These women's identities, for Trump and others like him, simply underscore all the ways they do not belong and, subsequently, do not have the right to criticise the US. Instead, these black women legislators, and those like them, should just feel "lucky" to be here.
Indeed, part of what is behind Trump's newest racist quip is the reality that when people yell at someone, "go back where you came from", they are not necessarily talking about a physical location, but their place in society.
Black people's place, in the logic of white supremacy, is one of servitude and inferiority - so much so that, even after having a black president, even when black people make it to the proverbial table, they are welcome only if they don't challenge the status quo and see their seat as a gift which they should be eternally grateful for. And for black people who don't seem to "know their place", the consequences have been and continue to be deadly.
Trump may be directing his attacks at the four congresswomen, but racism is never individual - what he says directly affects all who share their identities. His political strategy is to reignite a culture war, and whether we want to acknowledge it or not, culture wars win elections.
The timing he has chosen to launch his attacks - during an election season - is far from innovative. Think the "Southern strategy", the Reagan-era welfare queen and the War on Drugs, the Clinton-era super-predator. The difference? Since Trump is not a predictable politician, he has no qualms about saying the quiet part out loud.
He has forgone dog whistles in favour of foghorns. Trump is exploiting racial fears to gain votes and the deafening silence of the Republican Party and the tepid denunciation from the Democrats seem to indicate the belief that it is likely to work.
Voter suppression, the Muslim ban and raids by the US Immigration and Customs Enforcement (ICE) don't happen in a vacuum; they exist as reminders to black and brown people that our citizenry is always up for debate; always subject to policy revisions; always amenable to sloganeering during a presidential campaign.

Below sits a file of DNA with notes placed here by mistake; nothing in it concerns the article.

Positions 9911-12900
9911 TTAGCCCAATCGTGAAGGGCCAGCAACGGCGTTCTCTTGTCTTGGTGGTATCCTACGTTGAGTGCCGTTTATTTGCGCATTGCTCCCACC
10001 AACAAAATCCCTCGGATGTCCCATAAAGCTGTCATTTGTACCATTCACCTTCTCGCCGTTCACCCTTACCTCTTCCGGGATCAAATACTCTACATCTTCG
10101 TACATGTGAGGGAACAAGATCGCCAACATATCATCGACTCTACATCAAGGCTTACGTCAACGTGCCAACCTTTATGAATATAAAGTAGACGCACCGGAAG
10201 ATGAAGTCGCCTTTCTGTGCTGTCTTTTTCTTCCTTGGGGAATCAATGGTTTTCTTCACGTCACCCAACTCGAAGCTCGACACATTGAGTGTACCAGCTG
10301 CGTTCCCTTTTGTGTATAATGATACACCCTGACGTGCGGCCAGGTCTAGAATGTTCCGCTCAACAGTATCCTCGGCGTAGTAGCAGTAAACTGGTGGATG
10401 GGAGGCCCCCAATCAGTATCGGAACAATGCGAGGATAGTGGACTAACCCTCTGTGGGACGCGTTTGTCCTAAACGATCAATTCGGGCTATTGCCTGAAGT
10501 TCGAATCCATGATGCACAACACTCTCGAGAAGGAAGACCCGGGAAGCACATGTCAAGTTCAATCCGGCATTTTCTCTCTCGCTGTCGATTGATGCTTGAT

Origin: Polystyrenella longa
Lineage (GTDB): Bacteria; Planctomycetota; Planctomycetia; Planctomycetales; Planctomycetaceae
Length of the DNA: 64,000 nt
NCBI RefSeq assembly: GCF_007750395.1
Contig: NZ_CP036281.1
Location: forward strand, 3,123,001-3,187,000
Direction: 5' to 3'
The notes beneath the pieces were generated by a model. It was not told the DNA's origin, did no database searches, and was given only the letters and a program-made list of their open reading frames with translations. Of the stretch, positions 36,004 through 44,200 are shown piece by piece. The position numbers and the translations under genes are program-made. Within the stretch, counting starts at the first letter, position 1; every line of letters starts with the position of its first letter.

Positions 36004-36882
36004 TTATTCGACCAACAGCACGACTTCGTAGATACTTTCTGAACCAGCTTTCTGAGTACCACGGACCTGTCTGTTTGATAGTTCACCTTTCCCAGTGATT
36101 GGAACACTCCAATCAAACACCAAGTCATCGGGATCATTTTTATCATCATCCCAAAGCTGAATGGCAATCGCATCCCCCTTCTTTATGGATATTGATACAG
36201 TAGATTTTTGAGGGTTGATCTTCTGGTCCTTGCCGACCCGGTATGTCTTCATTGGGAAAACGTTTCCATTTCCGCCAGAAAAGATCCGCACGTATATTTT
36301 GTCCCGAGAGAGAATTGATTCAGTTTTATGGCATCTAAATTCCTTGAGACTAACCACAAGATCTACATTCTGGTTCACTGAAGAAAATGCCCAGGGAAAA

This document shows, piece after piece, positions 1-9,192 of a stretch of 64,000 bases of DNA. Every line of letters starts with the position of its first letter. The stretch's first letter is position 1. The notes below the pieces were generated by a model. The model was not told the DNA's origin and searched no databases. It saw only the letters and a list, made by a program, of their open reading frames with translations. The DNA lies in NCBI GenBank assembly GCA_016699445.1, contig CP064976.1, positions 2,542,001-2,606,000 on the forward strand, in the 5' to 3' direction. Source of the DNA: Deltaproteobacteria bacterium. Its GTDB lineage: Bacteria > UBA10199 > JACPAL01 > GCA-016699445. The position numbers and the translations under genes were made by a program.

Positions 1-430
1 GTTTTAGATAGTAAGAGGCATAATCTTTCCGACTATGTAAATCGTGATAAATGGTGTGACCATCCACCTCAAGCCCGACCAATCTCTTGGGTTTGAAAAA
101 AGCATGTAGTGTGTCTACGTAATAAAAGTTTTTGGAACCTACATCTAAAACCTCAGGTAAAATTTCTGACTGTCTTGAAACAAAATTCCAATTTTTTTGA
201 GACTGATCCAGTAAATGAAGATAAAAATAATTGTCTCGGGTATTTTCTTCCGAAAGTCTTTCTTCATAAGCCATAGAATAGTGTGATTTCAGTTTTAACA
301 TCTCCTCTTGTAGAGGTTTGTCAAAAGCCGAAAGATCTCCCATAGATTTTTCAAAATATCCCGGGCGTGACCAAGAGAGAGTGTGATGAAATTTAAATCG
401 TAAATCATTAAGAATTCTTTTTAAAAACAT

Racism is both pervasive and systemic; we cannot point to a single time in the history of this country when that was not true. Challenging racism requires us to frame targeted individual attacks within a larger historical and systemic context.
These congresswomen are targeted not only by the White House and the racists who gleefully chant "send her back", but they are also by those who - instead of supporting them - are lamenting, "if only they had or hadn't done X, Y, or Z" (looking at you, Democrats).
These rhetorical attacks are just the prologue or proxy for tangible attacks on the life and liberties of all those who share the "othered" identities of these four women of colour and insist on agitating for radical change.
Their constituents will decide their futures in Congress - both how long they are able to serve and whether they have best represented their interests. Those who share their identities - black, brown, Muslim, immigrant, and refugee - will continue to do the work necessary to shift the conversation that will decide their place in history. They are one link in a long chain of those who fight for equity.
Kamilah A Pickett,JD, MPH is politics editor for Sapelo Square.
Suad Abdul Khabeer is a scholar-artist-activist and founder and senior editor for Sapelo Square.